• Seatbelts were not made mandatory until the 1960’s when the National Traffic and Motor Vehicle Safety Act was passed.
• Drivers were given a maximum speed limit of 70 miles per hour on the highway.
• Because Eisenhower saw the interstate highway as an immediate necessity, safety precautions were taken into account second.
• Eisenhower said the national interstate highway would be protection in itself, by protecting U.S. citizens incase of a nuclear attack from the Soviets.
• With a new highway system, there had to be a Highway Patrol to enforce these new rules that many drivers may not have known before merging onto the highway.
• Because there were many people out on the roads at once, and not many of them were particularly good at driving, police and the highway patrol had to pay extra attention to unsafe drivers.
Although cars offered the individual freedom, drivers soon learned that driving was a responsibility and a privilege, not a right. Cars in the 1950’s proved to be a danger to those in the car, pedestrians, and entire cities. • Many new cars of the 1950’s were not made any better than the cars before.
• The focus on cars in the 1950’s was style not function.
• Companies such as Ford would market their cars for what they are, rather than what they are not with slogans like, “The World's Most Beautifully Proportioned Cars."
• Manufacturers did not produce cars with solid exteriors until the late 1950’s when cars such as the Ford Galaxie was released in 1959.1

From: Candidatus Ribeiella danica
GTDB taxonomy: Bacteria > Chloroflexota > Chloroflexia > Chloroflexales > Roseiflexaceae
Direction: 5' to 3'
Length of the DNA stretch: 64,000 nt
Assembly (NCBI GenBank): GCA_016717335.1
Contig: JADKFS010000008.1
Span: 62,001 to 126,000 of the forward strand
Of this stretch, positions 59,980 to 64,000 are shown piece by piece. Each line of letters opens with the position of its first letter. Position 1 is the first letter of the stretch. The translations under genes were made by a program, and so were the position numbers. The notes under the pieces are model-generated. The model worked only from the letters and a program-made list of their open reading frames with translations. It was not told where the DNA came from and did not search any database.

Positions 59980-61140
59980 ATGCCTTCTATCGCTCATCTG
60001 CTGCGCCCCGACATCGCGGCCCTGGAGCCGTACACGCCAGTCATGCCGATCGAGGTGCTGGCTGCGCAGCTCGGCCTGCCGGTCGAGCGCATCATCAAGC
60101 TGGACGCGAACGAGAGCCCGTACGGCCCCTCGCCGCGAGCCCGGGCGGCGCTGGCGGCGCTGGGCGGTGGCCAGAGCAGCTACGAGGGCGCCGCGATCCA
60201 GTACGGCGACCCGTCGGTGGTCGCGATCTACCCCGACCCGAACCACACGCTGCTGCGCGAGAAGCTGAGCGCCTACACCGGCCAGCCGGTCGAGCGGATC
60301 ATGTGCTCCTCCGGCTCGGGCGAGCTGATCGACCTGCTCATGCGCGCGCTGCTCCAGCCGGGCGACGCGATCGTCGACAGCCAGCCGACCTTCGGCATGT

• Some cars such as the Buick Caballero were made entirely out of steel.1
• Cars today are made with pressure points behind the hood that contract during head on collisions which plays a large role in saving the driver’s and passenger’s lives. Cars in the 1950’s did not have this soft spot.
• More powerful engines were being placed in more cars, but many cars’ crash protection was not improving.
• The gasoline used to power cars back in the 1950’s had more sulfur and more flammable.
With all the unsafe aspects of cars, the question becomes a matter of why people were still purchasing cars. More importantly, the matter of why people were choosing cars over their old methods of transportation was an issue of the 50s, as public transportation suffered, which brings us to the topic of public transportation Air Pollution Control Act of 1955
-the US federal government passed the Air Pollution Control Act in 1955, which was the first federal air pollution law.
-identified air pollution as a national problem and announced that research and additional steps to improve the situation needed to be taken
-made the nation more aware of this environmental hazard
-granted $5 million annually for five years for research by the Public Health Service
-In the 50s, little was done to actually reduce air pollution. It was not until 1965 that the Motor Vehicle Air Pollution Control Act was passed to establish auto emission standards